Cesarean delivery and hematopoietic stem cell epigenetics in the newborn infant: Implications for future health?

Malin Almgren, Titus Schlinzig, David Gomez-Cabrero, Agneta Gunnar, Mikael Sundin, Stefan Johansson, Mikael Norman, Tomas J. Ekström

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61 Scopus citations


Objective Cesarean section (CS) has been associated with a greater risk for asthma, diabetes, and cancer later in life. Although elective CS continues to rise, it is unclear whether and how it may contribute to compromised future health. Our aim was to investigate the influence of mode of delivery on the epigenetic state in neonatal hematopoietic stem cells. Study Design This was an observational study of 64 healthy, singleton, newborn infants (33 boys) born at term. Cord blood was sampled after elective CS (n = 27) and vaginal delivery. Global deoxyribonucleic acid (DNA) methylation in hematopoietic stem cells (CD34+) was determined by luminometric methylation assay, and genome-wide, locus-specific DNA methylation analysis was performed by Illumina Infinium 450K (Illumina, San Diego, CA), validated by bisulfite-pyrosequencing. Results CD34+ cells from infants delivered by CS were globally more DNA methylated (+2%) than DNA from infants delivered vaginally (P =.02). In relation to mode of delivery, a locus-specific analysis identified 343 loci with a difference in DNA methylation of 10% or greater (P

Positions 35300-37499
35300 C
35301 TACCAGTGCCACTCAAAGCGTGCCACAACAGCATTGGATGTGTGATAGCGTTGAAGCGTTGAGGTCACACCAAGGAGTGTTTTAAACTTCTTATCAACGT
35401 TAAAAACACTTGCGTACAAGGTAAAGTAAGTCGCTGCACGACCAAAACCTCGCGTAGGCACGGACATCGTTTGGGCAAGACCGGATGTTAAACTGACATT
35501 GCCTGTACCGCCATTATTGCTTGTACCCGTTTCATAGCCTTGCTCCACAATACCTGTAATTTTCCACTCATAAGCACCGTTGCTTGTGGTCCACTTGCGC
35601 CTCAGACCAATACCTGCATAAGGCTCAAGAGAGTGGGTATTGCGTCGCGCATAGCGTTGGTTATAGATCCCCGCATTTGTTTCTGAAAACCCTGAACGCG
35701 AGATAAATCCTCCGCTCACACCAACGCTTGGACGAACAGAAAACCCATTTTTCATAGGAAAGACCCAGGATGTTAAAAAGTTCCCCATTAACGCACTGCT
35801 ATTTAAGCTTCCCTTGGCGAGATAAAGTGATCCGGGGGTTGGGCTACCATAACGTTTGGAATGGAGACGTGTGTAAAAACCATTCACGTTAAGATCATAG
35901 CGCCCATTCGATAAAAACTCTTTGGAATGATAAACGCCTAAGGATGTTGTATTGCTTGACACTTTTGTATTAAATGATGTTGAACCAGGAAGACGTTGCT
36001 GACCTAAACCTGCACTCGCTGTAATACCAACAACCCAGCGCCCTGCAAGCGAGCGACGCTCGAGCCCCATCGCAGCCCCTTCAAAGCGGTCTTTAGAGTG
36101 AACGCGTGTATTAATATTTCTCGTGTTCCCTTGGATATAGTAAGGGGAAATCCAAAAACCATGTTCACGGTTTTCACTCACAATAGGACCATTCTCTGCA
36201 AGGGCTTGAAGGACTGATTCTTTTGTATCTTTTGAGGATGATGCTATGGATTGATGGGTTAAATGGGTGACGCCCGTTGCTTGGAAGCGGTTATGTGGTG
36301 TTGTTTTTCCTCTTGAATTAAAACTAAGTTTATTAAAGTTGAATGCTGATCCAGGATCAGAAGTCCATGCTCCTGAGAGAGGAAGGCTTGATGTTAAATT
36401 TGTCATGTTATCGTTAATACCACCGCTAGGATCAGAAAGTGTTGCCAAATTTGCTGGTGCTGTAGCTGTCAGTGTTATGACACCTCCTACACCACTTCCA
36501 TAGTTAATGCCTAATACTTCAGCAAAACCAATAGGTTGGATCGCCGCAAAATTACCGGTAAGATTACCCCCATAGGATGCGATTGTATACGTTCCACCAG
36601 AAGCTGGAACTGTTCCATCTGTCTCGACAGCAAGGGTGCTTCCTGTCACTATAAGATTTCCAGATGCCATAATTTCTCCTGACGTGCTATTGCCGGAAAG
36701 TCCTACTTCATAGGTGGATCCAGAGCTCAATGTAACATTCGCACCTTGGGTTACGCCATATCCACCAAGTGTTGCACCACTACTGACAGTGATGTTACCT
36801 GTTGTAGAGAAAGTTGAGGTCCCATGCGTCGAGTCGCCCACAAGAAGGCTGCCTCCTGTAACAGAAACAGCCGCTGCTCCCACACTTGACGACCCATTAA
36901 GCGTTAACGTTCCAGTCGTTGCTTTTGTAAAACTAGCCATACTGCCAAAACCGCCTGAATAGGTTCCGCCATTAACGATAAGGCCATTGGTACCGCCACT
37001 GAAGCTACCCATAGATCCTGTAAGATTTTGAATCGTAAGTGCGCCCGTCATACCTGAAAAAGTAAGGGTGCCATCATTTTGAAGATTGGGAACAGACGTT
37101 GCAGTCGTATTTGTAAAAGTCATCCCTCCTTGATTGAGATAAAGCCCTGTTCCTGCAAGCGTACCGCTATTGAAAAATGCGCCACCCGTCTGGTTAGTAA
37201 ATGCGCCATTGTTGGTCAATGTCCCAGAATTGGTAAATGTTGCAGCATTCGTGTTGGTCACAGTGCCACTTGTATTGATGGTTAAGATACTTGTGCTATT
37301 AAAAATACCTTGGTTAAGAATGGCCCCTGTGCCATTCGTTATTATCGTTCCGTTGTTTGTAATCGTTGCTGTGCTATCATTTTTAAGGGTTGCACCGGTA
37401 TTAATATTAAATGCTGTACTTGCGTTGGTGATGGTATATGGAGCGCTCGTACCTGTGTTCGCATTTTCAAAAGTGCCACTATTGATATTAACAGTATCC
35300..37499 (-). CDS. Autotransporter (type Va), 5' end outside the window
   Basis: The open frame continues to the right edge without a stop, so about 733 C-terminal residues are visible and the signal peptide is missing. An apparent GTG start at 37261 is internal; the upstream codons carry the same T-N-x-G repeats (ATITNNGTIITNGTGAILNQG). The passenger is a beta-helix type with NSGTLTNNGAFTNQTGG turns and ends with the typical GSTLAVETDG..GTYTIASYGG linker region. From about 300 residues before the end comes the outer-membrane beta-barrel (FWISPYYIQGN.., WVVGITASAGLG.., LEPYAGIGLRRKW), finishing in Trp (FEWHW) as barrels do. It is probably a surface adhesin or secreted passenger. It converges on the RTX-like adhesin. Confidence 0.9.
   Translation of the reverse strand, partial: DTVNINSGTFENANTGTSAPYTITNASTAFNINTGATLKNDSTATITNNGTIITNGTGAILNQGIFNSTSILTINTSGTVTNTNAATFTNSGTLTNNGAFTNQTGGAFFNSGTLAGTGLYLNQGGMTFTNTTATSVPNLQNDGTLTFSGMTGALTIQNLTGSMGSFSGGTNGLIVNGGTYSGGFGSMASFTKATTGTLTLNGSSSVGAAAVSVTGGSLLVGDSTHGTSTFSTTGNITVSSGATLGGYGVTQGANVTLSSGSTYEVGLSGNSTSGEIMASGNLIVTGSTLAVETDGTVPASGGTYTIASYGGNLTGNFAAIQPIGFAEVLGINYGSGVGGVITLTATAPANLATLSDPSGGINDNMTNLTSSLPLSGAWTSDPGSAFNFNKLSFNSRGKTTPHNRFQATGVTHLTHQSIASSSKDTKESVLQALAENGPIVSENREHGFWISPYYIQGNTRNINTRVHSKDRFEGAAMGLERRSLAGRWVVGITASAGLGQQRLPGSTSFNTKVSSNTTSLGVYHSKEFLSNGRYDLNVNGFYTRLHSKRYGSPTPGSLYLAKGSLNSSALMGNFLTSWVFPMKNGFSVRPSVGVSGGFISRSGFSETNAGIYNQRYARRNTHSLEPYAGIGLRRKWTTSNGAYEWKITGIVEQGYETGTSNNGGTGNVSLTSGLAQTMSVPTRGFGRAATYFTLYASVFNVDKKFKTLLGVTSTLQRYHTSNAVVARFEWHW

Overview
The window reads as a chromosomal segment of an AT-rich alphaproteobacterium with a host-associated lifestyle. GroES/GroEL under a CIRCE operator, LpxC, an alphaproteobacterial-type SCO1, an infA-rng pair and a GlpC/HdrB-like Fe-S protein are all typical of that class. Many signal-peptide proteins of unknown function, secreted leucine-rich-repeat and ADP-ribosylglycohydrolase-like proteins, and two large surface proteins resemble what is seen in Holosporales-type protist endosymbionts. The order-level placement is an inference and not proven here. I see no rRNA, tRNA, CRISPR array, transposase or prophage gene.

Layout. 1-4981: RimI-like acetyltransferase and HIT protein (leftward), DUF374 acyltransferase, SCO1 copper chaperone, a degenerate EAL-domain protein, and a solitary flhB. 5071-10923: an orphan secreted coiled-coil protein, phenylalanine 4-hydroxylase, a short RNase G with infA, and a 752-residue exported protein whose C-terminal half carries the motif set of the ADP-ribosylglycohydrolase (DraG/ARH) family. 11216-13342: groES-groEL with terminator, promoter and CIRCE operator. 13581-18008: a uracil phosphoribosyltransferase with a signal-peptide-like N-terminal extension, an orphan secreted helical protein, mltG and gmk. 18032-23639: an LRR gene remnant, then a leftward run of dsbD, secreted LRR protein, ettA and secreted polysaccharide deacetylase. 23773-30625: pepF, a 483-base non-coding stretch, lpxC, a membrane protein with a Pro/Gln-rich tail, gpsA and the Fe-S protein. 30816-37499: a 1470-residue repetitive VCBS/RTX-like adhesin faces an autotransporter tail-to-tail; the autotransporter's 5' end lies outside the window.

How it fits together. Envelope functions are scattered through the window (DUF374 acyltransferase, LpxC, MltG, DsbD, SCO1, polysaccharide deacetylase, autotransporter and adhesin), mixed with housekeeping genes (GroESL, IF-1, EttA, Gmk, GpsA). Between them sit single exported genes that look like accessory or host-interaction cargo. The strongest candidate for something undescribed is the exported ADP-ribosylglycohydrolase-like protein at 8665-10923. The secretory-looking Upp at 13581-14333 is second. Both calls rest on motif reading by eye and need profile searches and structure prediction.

Original languageEnglish (US)
Pages (from-to)502.e1-502.e8
JournalAmerican Journal of Obstetrics and Gynecology
Issue number5
StatePublished - Nov 1 2014
Externally publishedYes

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